Former newspaper publisher dies

Frank Ducceschi oversaw change to morning delivery

Frank Ducceschi in 2018. (Family photo)

Frank Ducceschi, longtime editor and publisher of the Peninsula Daily News who had major impacts on the newspaper and the North Olympic Peninsula, died last Friday. He was 77. 

Ducceschi died at Virginia Mason Medical Center in Seattle from kidney and cardiac complications. His health had been in decline in recent months.

“He was vitally interested in the welfare of the North Olympic Peninsula and its residents and involved the newspaper and himself in numerous ways to help make local life better,” said John Brewer, who succeeded Ducceschi as publisher from 1998 to 2015.

“In his 25 years at the newspaper, Frank significantly increased local news coverage, including the creation of an ‘all local’ news front page; expanded the newspaper’s coverage area to include all of Clallam and Jefferson counties and dramatically increased the newspaper’s public service endeavors,” Brewer said.

“A big, very personable guy, a principled, decisive newsman, one of his bywords was accessibility. Frank was always accessible to people — readers, advertisers, employees — about their concerns and ideas.”

Ducceschi started as managing editor in 1973 when he was 29. He was soon promoted to the chief newsroom job of executive editor and, in 1981, he became publisher, the newspaper’s CEO position. After 17 years as publisher, he retired in 1998.

When Ducceschi began, the newspaper was known as The Daily News, its name since 1972. It was founded as the Port Angeles Evening News in 1916.

It was renamed the Peninsula Daily News in 1987. Shortly thereafter, the new PDN joined many other afternoon newspapers nationwide that had changed their delivery to mornings in the wake of the rise of TV news and changing work patterns.

Ducceschi accompanied the change with a redesigned, modern look to the newspaper, added new local columnists and a new computer system; boosted news coverage in Forks/West End and Port Townsend areas and added space for more readers’ letters.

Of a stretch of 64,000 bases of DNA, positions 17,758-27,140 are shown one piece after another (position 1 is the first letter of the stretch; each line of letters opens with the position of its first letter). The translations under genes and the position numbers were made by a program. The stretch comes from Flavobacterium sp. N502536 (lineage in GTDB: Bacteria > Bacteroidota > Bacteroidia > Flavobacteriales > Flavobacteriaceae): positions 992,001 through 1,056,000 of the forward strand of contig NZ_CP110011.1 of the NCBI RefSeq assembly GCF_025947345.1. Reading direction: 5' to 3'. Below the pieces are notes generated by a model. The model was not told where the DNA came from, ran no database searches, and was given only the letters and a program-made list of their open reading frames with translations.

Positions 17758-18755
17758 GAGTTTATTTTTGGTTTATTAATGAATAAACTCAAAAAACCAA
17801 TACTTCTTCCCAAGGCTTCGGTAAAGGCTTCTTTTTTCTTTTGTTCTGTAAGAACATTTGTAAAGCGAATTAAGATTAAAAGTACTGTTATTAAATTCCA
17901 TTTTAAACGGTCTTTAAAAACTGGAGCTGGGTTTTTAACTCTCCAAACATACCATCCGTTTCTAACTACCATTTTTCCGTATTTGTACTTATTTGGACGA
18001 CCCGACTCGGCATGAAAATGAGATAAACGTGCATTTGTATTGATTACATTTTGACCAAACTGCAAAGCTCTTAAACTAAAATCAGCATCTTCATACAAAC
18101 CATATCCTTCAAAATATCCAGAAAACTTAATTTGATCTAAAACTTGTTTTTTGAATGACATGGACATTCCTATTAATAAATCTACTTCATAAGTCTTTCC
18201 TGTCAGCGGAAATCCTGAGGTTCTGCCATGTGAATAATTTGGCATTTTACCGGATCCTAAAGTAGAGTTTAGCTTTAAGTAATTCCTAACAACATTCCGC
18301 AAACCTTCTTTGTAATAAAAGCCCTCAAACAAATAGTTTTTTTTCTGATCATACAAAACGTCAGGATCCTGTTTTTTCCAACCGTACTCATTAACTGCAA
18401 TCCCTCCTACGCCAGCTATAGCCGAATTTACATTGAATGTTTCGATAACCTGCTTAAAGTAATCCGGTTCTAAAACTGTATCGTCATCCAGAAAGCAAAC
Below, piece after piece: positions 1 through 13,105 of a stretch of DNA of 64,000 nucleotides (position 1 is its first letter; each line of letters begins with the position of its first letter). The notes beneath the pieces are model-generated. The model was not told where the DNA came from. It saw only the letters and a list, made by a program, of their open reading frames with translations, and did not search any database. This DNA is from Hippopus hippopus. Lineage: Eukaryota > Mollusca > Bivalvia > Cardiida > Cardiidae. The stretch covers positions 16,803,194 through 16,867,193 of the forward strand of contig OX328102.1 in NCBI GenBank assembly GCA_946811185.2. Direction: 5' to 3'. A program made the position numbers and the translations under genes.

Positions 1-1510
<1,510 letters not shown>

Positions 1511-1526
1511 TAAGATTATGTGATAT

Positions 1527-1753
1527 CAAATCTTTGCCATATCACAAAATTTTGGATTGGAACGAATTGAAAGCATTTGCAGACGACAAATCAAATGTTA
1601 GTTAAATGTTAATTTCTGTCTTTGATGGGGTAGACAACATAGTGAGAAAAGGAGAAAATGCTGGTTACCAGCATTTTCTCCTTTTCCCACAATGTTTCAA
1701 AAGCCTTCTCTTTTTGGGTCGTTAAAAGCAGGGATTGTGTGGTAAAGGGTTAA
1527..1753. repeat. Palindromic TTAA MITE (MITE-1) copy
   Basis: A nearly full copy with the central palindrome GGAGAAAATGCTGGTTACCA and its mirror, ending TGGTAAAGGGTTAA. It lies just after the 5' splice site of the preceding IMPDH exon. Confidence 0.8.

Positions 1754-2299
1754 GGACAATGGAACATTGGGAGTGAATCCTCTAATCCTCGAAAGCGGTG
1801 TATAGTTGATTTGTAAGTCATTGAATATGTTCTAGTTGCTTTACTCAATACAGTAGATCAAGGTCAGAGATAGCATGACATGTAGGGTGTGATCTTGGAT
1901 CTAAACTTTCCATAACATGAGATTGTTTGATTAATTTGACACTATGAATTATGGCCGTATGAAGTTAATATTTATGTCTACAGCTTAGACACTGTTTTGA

Building on the newspaper’s long history of raising money for the less fortunate, Ducceschi partnered with Olympic Community Action Programs in 1989 to create the Peninsula Home Fund. PDN readers contributed $300,932 to the “hand up, not a handout” Home Fund in 2020.

Through newspaper sponsorships, Ducceschi also played a key role in the start-up of the Juan de Fuca Festival of the Arts, the establishment of the Clallam County Community Service Awards, the creation of the city Resolve to Recycle program, the revival of Tidepools, the literary magazine at Peninsula College, and he encouraged youth reading with the “Begin with Books” program.

He also worked with the Clallam County Economic Development Council, Clallam County Historical Society, Clallam County United Way and the Port Angeles Symphony.

He served on the Peninsula College Board of Trustees for seven years. He also served as statewide president of the Washington Associated Press News Executives.

He oversaw coverage of many major local news stories. They included the 1976-1983 Northern Tier oil port controversy, the collapse of the Hood Canal Bridge in 1979; the Boldt fishing decision and its impacts; the arrest in Port Angeles of Russian spy Christopher Boyce in 1981; the massive Port Angeles Harbor oil spill in 1985; and the spotted owl “timber wars” of the 1990s.

Ducceschi was born in Gary, Ind., and was a 1967 graduate of Arizona State University. He began his career as editor of a weekly paper in Sheridan, Ore. He worked at the Grants Pass., Ore., Daily Courier and the Nixon Newspapers in Wabash., Ind., before coming to Port Angeles.

After his retirement, he worked for several years with his daughter Erin and son-in-law Michael Cyger as the editor of an Internet website based around the business improvement program Six Sigma and its techniques and tools. It had an online readership of more than 600,000. There was also a spinoff print magazine with 14,000 subscribers.

Ducceschi is survived by his wife, Joan, his college sweetheart who he married in 1966. They lived in a condo overlooking Eagle Harbor on Bainbridge Island and enjoyed traveling. Ducceschi served on the condo association’s board for many years.

He is also survived by his daughter Erin Cyger of Bainbridge Island; daughter Laurel Daniel of Bainbridge Island and Queenstown, New Zealand; nephew Keith Curtis of Port Angeles and five grandchildren.

Services are pending.

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